Director: Chris McKay
Starring: Will Arnett, Michael Cera, Rosario Dawson
The Lego Movie was a surprise hit, one of the best animated films of 2014. Almost exactly three years later, we are treated to a second installment, and although the success of the film won't be a surprise this time, the enjoyment we receive from watching Lego come to life will be comparable. Under a different director and not recycling any of the old characters (except, of course, the Dark Knight himself, and a few other DC heroes in short cameo form), The Lego Batman Movie brings audiences want they want in plastic action and prat falls, but delivers some original content as well, crafting a new story around a new set of larger-than-life personalities. The second never really had a chance to surpass the first, since the element of surprise is gone, but it sure comes close, and should leave audiences thoroughly entertained, at the very least.
Bruce Wayne, the Caped Crusader, the Dark Knight, the World's Greatest Detective, Batman; the man is somehow bigger than his legend. He is loved throughout Gotham City, the crime capital of the world, and never rests when the people he selflessly protects need saving. But when the job is done, Bruce goes home to his Batcave with only his loyal butler Alfred for company, haunted by both the fear of being alone and the fear of loving something that can be taken away so easily. Adopting an orphan named Dick is his first step toward having a family again, but the Joker might destroy the world before that happens, so, really, what's the point. Batman's arch nemesis wants to reach the Phantom Zone, where all the villains of history are locked away, so that he can unleash their combined terror on Gotham. Bruce will have to face his fears and learn some teamwork, because this time, he can't save the day all by himself.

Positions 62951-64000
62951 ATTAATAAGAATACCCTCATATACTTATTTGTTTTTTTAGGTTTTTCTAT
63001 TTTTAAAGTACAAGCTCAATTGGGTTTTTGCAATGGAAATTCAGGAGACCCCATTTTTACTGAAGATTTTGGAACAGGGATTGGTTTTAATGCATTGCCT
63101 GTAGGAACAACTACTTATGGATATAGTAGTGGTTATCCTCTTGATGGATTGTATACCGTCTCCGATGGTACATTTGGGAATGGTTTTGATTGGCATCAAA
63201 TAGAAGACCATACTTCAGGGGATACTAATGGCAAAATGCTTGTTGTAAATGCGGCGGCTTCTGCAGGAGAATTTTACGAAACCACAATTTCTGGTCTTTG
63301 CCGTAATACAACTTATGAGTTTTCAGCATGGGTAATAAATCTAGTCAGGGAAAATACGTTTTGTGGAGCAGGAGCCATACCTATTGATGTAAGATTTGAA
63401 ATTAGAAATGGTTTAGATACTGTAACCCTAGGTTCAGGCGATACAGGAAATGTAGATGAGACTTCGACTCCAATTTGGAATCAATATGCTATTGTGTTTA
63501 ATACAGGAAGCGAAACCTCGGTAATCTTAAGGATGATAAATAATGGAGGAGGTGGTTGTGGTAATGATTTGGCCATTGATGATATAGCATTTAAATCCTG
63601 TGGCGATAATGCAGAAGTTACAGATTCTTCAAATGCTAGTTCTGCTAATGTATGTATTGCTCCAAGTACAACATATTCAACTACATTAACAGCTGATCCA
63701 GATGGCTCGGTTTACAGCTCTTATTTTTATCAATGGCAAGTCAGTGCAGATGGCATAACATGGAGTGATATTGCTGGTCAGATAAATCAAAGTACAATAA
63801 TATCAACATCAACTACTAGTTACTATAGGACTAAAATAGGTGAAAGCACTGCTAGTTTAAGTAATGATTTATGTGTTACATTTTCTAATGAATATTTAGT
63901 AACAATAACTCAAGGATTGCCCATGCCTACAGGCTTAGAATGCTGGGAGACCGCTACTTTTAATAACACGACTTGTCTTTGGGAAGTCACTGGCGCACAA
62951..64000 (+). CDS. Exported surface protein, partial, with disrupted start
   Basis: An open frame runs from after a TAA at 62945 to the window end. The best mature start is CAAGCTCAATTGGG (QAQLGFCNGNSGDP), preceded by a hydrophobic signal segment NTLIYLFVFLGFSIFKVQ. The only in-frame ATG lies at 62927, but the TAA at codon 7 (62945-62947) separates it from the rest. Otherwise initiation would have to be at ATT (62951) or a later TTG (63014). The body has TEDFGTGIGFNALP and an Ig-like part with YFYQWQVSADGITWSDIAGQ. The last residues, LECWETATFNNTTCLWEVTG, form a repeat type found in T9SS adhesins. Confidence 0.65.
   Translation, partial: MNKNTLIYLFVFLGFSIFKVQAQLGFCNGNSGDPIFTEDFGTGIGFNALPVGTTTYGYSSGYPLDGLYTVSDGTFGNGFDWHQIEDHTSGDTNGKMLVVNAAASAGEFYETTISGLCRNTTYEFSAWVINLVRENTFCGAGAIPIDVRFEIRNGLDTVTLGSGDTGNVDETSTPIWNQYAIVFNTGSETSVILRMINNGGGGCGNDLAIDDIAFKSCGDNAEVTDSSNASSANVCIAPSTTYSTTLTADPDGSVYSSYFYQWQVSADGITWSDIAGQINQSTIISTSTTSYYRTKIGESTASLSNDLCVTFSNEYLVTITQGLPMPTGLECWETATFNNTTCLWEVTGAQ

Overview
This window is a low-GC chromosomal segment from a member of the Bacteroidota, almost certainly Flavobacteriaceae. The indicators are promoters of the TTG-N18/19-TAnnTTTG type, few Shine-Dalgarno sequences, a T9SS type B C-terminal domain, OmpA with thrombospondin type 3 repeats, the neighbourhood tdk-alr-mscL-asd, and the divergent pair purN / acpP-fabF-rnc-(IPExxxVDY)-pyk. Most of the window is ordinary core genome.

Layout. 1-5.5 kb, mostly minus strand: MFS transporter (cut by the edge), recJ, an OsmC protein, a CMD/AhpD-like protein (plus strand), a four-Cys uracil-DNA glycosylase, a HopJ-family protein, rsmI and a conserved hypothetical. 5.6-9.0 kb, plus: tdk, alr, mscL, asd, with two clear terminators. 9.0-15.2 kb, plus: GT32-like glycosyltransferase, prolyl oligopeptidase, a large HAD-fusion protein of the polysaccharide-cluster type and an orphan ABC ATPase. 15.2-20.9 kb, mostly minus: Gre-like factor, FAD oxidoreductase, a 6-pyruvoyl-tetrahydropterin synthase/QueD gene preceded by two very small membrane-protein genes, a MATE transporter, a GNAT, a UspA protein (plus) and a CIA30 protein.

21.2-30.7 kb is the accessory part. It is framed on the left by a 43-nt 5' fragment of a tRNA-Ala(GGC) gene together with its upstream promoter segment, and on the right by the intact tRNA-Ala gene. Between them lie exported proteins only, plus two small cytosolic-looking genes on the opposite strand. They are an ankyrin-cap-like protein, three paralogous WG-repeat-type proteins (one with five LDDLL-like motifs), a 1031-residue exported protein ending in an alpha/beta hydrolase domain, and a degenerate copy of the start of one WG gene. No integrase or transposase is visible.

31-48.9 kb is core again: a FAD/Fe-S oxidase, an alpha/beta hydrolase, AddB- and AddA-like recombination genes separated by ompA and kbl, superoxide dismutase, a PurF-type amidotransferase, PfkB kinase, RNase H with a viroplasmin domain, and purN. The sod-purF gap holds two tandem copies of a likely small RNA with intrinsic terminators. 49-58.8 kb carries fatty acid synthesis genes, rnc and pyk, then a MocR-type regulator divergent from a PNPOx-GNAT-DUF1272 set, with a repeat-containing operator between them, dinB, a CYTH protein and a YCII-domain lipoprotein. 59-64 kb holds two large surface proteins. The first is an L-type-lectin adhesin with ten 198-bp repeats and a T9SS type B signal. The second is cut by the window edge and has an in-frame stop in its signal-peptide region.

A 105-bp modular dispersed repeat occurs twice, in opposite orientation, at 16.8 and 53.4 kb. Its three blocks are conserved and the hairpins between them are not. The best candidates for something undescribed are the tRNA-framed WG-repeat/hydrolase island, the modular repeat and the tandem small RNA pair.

If you enjoyed the original, you'll enjoy the "sequel". The same style of animation is brought to the screen, the same Master Builder techniques to create Lego creations that you've never seen before, the same silly humor that honors the word 'butt' like comedic gold. It's a little juvenile at times, but then again so is Lego, and so was the first film. We love it all anyway because we're kids at heart, or we refuse to grow up, you choose in which way you want to frame it. Both children and adults can & will enjoy this film, and there's nothing wrong with laughing a while at jokes that probably really aren't that funny. You'll get a kick out of the voices too, as the whole cast is one giant list of name actors: Arnett, Cera, Dawson, Ralph Fiennes, Zach Galifianakis, Jenny Slate, Conan O'Brien, Doug Benson, Billy Dee Williams, Zoe Kravitz, Eddie Izzard, Seth Green, Jemaine Clement, Ellie Kemper, Channing Tatum, Jonah Hill, Adam Devine, Mariah Carey, Brent Musberger. It's a little ridiculous, but it fits.
And perhaps that brings me to a slight negative, which is difficult to pinpoint, because so much of the enjoyment of the film is derived from how insane the characters, the cast, the lines, and the action all are. But that insanity can get a little out of control, and that might be the film's biggest flaw, as it is its biggest asset at the same time. From the very beginning, black Lego pieces explode in you face and very rarely stop. It's one giant action sequence, with Arnett's bass voice becoming a bit of a drone. There are also too many villains, including every single evil soul ever written or filmed; Godzilla, King Kong, the Wicked Witch, her flying monkeys, gremlins, Sauron, Voldemort. It's hard to keep focused on any individual bad guy, especially when every DC villain ever imagined appears as well, including many that were either made up or are just plain loco. The film needed reining it just a tad, and for that, and for the fact that it can't possibly delight us as much as the original did, I'd say it lands just short of the quality of the first one, but will still be loved by many.